This was definitely a challenging year for me, I had to take the PE class, and Geometry for a second math requirement. At Burr Oak I had always been at the top of my class, here I was working very hard to stay in the middle of the group. By changing schools, I feel I was better prepared for my college career which I started that summer.
Burr Oak Schools have gone through many transitions since I attended, as I mentioned in my blog about elementary school. The community has struggled economically, and today they are a county school consolidated with Mankato & Jewell, known as the Rock Hill District. While Manhattan, is a part of a growing community, being a part of a college community, and next to Fort Riley. Manhattan High has had some additions, but the building I attended continues to house the 10-12 graders, while the 9 graders attend the campus at the former Middle School. As Manhattan is a college town it continuing to grow, in 1966 there were about 1200 students 9-12; with almost 2000 students 9-12 today.
Week #44 – Elementary School
Week 44. Elementary School. Describe your grammar/elementary school (or schools). Were they big or small? Are any of these schools still in existence today? If so, how have they changed since you went there?
Mankato, Kansas is where I started my educational journey, attending Kindergarten and First Grade there. We lived about 1/2 a mile from the school. The building in the mid 50’s was an old 2 story brick building, housing Kindgarten – 8th grade. I think 4th – 8th grades were on the second floor. There was one class of students per grade, about 20-24 students per grade. One of the exciting parts of the building was the tube slide from the second story to the ground, which those on the second floor got to use for a fire escape. I completed First Grade here. Although my brother and sister are both graduates of Mankato High School. A few years after we moved away, the school building was torn down, and the National Guard Armory was built in its place.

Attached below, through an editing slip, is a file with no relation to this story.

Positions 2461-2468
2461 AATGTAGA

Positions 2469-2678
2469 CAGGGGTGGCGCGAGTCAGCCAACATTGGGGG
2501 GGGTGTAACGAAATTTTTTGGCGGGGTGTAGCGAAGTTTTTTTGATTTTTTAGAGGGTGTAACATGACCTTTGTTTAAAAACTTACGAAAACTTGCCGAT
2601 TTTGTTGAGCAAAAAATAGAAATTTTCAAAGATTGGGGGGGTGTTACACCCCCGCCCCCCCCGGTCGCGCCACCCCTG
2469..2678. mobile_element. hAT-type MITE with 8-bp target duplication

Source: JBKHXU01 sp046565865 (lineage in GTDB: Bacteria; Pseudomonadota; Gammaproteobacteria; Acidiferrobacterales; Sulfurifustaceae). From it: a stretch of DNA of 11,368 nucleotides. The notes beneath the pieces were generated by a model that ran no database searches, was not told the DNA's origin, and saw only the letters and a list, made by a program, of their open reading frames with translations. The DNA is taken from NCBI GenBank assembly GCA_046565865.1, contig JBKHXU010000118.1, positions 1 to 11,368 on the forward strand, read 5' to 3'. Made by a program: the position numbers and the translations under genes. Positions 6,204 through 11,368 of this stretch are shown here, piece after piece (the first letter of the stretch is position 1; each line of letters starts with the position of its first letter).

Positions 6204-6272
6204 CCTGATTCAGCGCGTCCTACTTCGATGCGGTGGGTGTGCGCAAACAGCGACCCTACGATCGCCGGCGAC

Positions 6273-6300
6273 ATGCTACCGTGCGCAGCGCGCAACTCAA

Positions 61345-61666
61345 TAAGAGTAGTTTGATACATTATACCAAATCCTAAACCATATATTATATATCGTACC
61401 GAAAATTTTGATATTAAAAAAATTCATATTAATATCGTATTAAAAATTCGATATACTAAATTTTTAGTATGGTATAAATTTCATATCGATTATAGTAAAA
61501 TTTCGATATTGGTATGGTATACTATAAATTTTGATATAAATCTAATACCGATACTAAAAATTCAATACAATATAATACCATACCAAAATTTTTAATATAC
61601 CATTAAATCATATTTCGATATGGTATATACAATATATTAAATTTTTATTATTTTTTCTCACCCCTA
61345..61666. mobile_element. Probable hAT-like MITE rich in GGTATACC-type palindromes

Starting with second grade I attended school in Burr Oak, Kansas. I rode the school bus to town each day. They did not have a Kindergarten at this time, the building held grades 1- 6. Again only 1 class per grade, in Burr Oak, the classes would range from about 15-22. The building was a large 2 story limestone building, setting in the middle of the block. Grades 1- 3 were on the first floor, and 4-6 were on the second floor. Bathrooms were in the basement of the building. (We were not worried about handicapped accessibility yet.) The lunch room was a wood frame building that was at the southwest corner of the block. This is where I attended here through my 6th grade year.
Today this building houses the Historical Museum, and Library for the town of Burr Oak.
I have to consider my 7th & 8th grades as part of my elementary schooling. We then moved to the new building in town, it housed the 7th & 8th grades, self-contained class rooms, and Burr Oak High School.